Win or lose, black or white, on or off: Whatever the metric, a lot of management advice is wrapped up in binary thinking. We’ve all read the advice books and viral LinkedIn posts about the secret to winning, how to beat the competition, and other buzzy phrases that tell us that if we’re not winning, we’re losing.
Now, I don’t hate that idea. Personally, I’d love to live in a world where I can choose between Option A or Option B and, when I pick right, always end up in the winner’s seat. But that has never been how business works.
Instead, managing is a constant juggling act, where you’re trying to get your organization, your team, and yourself to the place you want them to be. And as you work on getting to that place, you’ll often find that that goal you’ve been working toward isn’t actually what you want. Situations change, goals shift, and suddenly the goalpost isn’t anywhere near where you expected.
Don’t get me wrong, I’m not saying you should never set any goals or target certain metrics. They’re great tools for measuring what does and doesn’t work in your favor. But it’s December, and I’d bet when checking end-of-the-year numbers, the situation is substantially more complicated than “we won” or “we lost.”
While it’s easy to think in simple, binary terms, any executive knows that that isn’t how it really works. The things that come across your desk—concepts to consider, targets to set, projects to green light—are all about judgements. And judgement requires seeking out input, allocating resources to your team, and evaluating the risks and rewards of a potential next step.
All of which is to say, while there’s temptation to define success as “making X thing happen,” because that’s how we think success is measured and accomplished. But I’d suggest that, especially in external communications, we work with a vocabulary that allows for more shades of grey. Whether that’s talking to the public, shareholders, or your team members, it’s important to not treat one metric as the end-all-be-all. As tennis player Arthur Ashe famously said, success is a journey, not a destination.
To step outside of my comfort zone and make a foray into the world of sports analogies, consider it like a game of football. Teams don’t win by scoring a touchdown with every throw—they win by gaining yards and stacking up the little successes until you’ve got points on the board, then doing it all over again. No coach starts a game by telling the players, “If we score 17 points, we win.” The path to success is ongoing, and it’s about a process rather than a singular goal.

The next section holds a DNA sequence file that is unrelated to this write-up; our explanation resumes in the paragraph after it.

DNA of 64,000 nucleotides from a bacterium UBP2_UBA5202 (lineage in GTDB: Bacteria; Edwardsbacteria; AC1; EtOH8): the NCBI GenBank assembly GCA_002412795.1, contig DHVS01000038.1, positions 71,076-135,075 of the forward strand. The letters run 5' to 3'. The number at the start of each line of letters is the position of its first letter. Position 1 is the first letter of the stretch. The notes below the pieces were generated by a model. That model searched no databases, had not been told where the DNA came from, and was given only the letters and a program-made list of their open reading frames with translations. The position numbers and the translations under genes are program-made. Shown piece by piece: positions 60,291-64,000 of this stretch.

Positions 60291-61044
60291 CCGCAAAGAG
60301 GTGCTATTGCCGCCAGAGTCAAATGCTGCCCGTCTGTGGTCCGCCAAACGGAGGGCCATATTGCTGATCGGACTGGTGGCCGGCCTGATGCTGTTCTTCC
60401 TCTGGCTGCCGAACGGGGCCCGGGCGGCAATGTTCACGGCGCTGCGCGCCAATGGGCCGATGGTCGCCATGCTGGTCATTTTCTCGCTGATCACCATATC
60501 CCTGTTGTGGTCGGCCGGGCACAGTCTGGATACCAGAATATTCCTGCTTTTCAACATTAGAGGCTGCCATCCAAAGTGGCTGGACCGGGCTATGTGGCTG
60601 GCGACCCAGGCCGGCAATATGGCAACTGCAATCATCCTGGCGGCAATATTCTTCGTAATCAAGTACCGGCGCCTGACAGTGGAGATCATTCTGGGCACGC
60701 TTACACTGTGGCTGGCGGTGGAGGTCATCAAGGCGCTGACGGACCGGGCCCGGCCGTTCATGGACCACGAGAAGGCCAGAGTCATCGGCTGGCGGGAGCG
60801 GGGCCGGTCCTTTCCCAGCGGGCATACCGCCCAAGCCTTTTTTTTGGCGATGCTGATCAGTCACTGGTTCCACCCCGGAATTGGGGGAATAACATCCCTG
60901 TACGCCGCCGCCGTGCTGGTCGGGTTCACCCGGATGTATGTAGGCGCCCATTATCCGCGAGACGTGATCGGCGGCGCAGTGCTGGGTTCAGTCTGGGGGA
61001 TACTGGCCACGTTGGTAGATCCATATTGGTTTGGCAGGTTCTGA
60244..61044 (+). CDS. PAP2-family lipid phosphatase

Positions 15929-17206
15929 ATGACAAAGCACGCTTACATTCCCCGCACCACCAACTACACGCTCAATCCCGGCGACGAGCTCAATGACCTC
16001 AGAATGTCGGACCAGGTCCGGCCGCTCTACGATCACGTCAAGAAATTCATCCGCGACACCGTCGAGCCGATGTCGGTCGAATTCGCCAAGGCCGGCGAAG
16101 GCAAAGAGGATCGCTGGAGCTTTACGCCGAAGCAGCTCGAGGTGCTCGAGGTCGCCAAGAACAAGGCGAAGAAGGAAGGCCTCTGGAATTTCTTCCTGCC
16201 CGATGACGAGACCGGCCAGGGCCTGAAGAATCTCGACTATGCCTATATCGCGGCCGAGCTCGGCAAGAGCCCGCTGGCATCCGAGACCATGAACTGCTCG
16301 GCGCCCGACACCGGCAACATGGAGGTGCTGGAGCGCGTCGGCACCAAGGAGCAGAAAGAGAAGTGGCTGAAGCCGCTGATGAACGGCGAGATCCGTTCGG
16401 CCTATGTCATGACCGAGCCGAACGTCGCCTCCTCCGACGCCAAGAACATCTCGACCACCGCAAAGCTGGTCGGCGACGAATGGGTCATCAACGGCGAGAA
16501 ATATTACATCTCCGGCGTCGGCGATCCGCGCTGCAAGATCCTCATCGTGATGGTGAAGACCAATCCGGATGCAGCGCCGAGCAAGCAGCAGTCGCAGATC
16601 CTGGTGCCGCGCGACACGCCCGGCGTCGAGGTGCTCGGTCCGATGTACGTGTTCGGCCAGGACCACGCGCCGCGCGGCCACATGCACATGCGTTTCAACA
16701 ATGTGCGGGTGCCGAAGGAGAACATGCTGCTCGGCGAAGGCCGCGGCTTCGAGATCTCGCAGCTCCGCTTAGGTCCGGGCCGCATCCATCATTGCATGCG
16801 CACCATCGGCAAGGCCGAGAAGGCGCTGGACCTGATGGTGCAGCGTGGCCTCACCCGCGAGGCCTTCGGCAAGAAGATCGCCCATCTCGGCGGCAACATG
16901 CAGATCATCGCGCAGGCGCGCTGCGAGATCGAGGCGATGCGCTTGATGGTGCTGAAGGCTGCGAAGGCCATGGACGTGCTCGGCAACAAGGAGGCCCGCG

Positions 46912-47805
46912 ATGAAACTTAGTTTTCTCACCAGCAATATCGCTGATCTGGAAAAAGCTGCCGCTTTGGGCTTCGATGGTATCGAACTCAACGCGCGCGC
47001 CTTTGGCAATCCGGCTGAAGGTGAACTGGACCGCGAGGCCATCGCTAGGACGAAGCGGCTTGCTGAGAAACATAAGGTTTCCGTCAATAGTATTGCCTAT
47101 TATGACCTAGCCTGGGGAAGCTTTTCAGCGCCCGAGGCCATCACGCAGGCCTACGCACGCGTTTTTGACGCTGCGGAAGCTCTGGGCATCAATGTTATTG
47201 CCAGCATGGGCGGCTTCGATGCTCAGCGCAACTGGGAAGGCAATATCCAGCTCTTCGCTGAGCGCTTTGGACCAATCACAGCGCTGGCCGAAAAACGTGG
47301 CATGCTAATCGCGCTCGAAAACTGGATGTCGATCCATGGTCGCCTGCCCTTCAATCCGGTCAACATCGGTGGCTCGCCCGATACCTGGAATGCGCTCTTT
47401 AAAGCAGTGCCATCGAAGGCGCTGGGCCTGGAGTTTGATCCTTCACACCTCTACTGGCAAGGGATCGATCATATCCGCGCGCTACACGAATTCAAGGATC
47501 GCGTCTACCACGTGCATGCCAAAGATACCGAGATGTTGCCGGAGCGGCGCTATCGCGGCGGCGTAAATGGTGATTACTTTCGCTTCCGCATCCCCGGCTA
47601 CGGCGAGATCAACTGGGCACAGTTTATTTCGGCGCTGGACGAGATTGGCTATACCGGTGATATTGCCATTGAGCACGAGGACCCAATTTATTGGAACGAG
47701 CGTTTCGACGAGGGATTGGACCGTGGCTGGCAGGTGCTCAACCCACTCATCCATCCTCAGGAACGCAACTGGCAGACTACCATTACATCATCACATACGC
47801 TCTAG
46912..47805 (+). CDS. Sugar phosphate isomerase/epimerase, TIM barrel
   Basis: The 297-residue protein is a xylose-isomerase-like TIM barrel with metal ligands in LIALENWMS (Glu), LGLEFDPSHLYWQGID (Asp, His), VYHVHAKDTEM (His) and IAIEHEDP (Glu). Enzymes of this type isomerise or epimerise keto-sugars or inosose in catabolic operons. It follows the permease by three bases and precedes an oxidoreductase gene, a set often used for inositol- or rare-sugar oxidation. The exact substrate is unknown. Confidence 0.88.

So as you’re looking over your data at the end of the year, you’re probably noticing trajectories of the last year that did and/or didn’t help your business. I suggest giving yourself and your team the latitude of considering your progress directionally. Did you get the first down? Move toward a touchdown? If you can see that you’re moving in the right direction, then don’t throw everything aside because you didn’t “win” in the way you’d hoped.
As we think in terms of trajectories, it’s an opportunity to look toward the future. What path do you want to build on, and what do you need to see even more progress next year? If you didn’t hit your big picture goals this year, take a closer look at things that gained ground, even if they weren’t quite enough. Can you reinforce those areas with extra resources?
Conversely, there are probably areas where you invested some time or money that just didn’t move you in the direction you want to go. What happens if you allocate those resources into an area that made some forward ground this past year? Reinforce the efforts that are working and kill off some that aren’t. Don’t get stuck in the invested-capital fallacy. Some things just don’t work.
A win is never going to be the big, game-changing win. And a loss isn’t always a lost cause. Humans don’t exist in binary terms like that, and a little-known insider tidbit is that our customers, our teams, and ourselves are all human. So instead of focusing on binary winning or losing as you close out the year, devote yourself to identifying what worked in 2021, even in little ways, and find new opportunities in 2022 to grow that little victory into a larger success.
In this column, I recommend books I’ve read that have enriched or altered my view of that world. So I’m closing out my column for the year by encouraging everyone to pick up Caste: The Origins of Our Discontents by Isabel Wilkerson. Not only is she an experienced journalist and a uniquely talented writer, but as a manager, I think there’s a lot to be gained by better understanding the ways in which the world around us helps and hinders the people we manage and work with. This isn’t a column for politics or social issues, but there is a real experiential value add in being able to better understand the world in which you live and work.